Danny Pellegrino attends the Los Angeles premiere screening of Paramount Pictures' "80 for Brady" at Regency Village Theatre on January 31, 2023 in Los Angeles, California. (Photo by Jon Kopaloff/Getty Images)

EDGE Interview: Out Comic Danny Pellegrino Gets Unhinged for the Holidays with New Book

Matthew Creith READ TIME: 8 MIN.

Out comedian, actor, and writer Danny Pellegrino has warmed hearts for years with his nostalgic take on pop culture. As the host of "Everything Iconic with Danny Pellegrino," the podcaster tends to wax poetic about everything from "The Real Housewives" franchise to the Muppets. A scholar of television and movies from the 1980s through the early aughts, Pellegrino has shared his love of Jessica Simpson, Rosie O'Donnell, vintage McDonald's toys found on eBay, and Bravolebrities with his band of loyal listeners. Putting pen to paper, Pellegrino released his first book in 2022, entitled "How Do I Un-Remember This? Unfortunately True Stories," which became a New York Times Best Seller.

EDGE caught up with Danny Pellegrino as he prepares to embark on a tour for his newest holiday-themed book, "The Jolliest Bunch: Unhinged Holiday Stories." Keeping with the tradition of embarrassing himself via writing about stories that actually happened to him, the author brings hilarity and sincerity to every page of this new publication as he traverses stories from Halloween, Thanksgiving, Christmas, New Year's, and a little Shakespeare thrown in for good measure. With chapters that detail his mother Linda's epic meltdowns on Christmas Eve, growing up in suburban Ohio alongside a 1980s-era gay ghost, and giving weed as a gift to friends and loved ones for the holidays, Pellegrino has written a book with women and gay men in mind. He is unapologetically nostalgic, not only for the pop culture of his youth but also for the traditions of the holiday season. "The Jolliest Bunch: Unhinged Holiday Stories" arrives October 24th.

Below are some excerpts from the interview:

On his interest in the 1980s, 1990s, and the 2000s:

I was an 80s baby and a 90s kid and I think I just always enjoyed pop culture as an escape. It also, I, maybe felt a little different than the other kids my age when I was growing up in Northeast Ohio and a little different than my family. I was raised with two older brothers who are both straight and and these Midwestern parents. And I think I just use pop culture as an escape. I used it as a way to see other people that I might not have been seeing in my community. And I just gravitated towards movies, TV shows, talk shows music, I just gravitated towards sort of the pop culture spectacle of everything. And so it was really started as my escape. And as I've been writing, I've been trying to analyze why I attached myself to certain things or why I've become obsessive with certain things. And I don't know that I might have the answer to that. I just tried to chase whatever I liked. And if it makes me feel good, I embrace it. So I don't know I've always just lived in that nostalgia space...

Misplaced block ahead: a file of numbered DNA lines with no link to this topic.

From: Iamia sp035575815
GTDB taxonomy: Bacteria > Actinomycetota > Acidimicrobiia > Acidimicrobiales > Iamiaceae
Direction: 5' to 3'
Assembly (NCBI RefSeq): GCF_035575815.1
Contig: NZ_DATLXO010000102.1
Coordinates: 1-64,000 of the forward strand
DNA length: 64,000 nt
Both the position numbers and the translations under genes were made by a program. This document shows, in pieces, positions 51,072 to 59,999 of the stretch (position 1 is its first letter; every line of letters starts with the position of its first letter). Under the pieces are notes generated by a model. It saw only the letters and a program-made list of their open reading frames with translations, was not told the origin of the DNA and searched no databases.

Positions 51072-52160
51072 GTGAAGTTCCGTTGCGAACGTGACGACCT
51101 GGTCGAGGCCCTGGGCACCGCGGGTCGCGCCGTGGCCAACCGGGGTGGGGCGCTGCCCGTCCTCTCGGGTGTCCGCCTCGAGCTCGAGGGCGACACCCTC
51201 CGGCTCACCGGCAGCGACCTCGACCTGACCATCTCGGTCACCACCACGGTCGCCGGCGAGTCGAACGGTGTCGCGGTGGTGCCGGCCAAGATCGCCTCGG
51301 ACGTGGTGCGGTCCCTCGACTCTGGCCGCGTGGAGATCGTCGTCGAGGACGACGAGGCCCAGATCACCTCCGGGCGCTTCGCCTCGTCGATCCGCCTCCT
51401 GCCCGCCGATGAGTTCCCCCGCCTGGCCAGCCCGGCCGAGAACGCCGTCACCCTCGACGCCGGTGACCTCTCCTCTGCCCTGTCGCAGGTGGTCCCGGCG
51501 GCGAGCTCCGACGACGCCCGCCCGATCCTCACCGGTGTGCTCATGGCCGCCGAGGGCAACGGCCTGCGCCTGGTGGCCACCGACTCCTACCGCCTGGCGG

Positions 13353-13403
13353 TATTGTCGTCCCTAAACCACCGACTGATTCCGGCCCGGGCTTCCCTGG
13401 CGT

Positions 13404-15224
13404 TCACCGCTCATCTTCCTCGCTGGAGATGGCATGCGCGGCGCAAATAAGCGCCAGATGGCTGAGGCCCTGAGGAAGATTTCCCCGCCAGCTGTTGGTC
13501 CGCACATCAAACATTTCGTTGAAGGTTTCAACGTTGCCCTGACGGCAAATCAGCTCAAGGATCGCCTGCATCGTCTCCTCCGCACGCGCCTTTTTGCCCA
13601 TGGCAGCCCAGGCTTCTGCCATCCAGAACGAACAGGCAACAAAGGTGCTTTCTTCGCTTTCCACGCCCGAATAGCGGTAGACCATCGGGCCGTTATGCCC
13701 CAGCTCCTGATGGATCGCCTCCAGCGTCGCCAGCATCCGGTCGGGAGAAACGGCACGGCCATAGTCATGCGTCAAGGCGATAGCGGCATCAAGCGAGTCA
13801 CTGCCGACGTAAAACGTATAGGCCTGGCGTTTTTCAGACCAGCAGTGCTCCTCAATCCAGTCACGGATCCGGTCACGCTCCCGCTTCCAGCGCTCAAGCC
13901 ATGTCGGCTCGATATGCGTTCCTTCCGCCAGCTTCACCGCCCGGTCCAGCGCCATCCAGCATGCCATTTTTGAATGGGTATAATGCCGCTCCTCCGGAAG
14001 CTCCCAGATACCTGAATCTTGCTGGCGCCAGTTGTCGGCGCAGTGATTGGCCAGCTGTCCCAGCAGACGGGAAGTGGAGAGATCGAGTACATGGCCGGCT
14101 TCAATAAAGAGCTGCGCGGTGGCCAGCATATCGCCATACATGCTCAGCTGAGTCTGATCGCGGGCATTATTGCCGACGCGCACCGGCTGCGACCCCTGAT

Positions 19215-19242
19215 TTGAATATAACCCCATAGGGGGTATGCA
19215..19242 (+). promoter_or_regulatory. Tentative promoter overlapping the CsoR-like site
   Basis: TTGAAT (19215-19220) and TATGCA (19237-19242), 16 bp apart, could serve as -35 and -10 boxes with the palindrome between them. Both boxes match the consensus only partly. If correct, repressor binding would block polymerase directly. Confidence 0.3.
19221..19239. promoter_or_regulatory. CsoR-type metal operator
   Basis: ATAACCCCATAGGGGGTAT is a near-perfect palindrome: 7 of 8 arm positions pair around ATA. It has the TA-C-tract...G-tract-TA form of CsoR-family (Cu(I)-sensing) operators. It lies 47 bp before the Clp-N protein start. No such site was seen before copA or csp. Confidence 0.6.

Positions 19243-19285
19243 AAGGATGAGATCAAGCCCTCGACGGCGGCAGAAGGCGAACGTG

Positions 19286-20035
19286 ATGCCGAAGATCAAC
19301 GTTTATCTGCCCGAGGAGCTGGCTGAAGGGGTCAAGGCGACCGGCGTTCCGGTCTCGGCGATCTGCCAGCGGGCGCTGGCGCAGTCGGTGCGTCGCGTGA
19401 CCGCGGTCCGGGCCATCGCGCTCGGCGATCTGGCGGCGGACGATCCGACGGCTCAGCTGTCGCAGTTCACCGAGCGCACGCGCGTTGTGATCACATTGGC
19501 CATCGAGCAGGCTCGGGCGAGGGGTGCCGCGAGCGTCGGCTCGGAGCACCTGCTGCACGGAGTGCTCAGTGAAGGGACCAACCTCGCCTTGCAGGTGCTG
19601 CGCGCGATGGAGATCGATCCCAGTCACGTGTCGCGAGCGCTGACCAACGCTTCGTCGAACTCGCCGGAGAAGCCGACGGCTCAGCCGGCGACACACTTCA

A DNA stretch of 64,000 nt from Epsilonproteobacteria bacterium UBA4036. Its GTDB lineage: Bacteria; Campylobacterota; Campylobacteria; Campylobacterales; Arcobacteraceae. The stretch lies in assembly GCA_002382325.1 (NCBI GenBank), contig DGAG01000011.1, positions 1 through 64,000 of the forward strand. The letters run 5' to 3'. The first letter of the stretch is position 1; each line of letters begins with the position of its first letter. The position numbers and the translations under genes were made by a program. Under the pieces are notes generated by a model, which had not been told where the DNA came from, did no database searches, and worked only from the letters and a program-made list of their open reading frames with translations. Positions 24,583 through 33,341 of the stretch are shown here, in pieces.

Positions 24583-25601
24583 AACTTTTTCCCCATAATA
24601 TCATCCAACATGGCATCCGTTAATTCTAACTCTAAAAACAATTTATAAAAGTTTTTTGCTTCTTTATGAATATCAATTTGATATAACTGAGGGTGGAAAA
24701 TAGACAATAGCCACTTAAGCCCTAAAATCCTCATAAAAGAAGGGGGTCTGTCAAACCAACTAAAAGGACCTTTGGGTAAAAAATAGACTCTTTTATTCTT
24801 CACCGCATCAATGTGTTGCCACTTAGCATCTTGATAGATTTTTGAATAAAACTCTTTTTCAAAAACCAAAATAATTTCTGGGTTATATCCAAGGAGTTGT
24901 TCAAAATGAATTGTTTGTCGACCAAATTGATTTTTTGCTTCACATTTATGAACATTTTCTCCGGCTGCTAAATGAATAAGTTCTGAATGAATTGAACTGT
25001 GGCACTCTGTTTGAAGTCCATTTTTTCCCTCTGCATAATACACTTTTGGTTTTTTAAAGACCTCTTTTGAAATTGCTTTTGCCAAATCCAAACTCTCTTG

But I think also collectively over the past handful of years, the world has been so stressful and chaotic, and the thing that calm me down or makes me feel a little relaxed is to go back to some of those things from my childhood that are comfort films or comfort TV shows. So I think that's part of it too."

Queer representation in today's media:

Well, I think a lot of the gay characters I see unfortunately are often relegated to the assistance of main characters. Pre strike I had started to audition and do some acting stuff. A lot of the auditions I was getting for these gay characters. It felt like almost all of them were those sassy assistants with the quips. And they don't really have a storyline, but they're there to serve the main character. I find myself just not interested if I see a gay assistant. So that sort of immediately turns me off. Not to say that there can't be well written ones...

I just saw "Bottoms." It was really great and weird and all over the place, but in a way that I miss. I think in the 90s especially movies weren't as made by committee as it feels like they are now. So now I don't think you get the weirdness of movies, the quirkiness, the, the different tones. It feels like everything's just okay. Nothing's really rough around the edges either. And so I like those movies from the 90s and 80s. And stuff that have a little roughness around the edges, but I think Bottoms and that and Theater Camp. Both of those were interesting and had great LGBTQ characters. Those are the ones that pop out at me at the moment.

His dream podcast guest: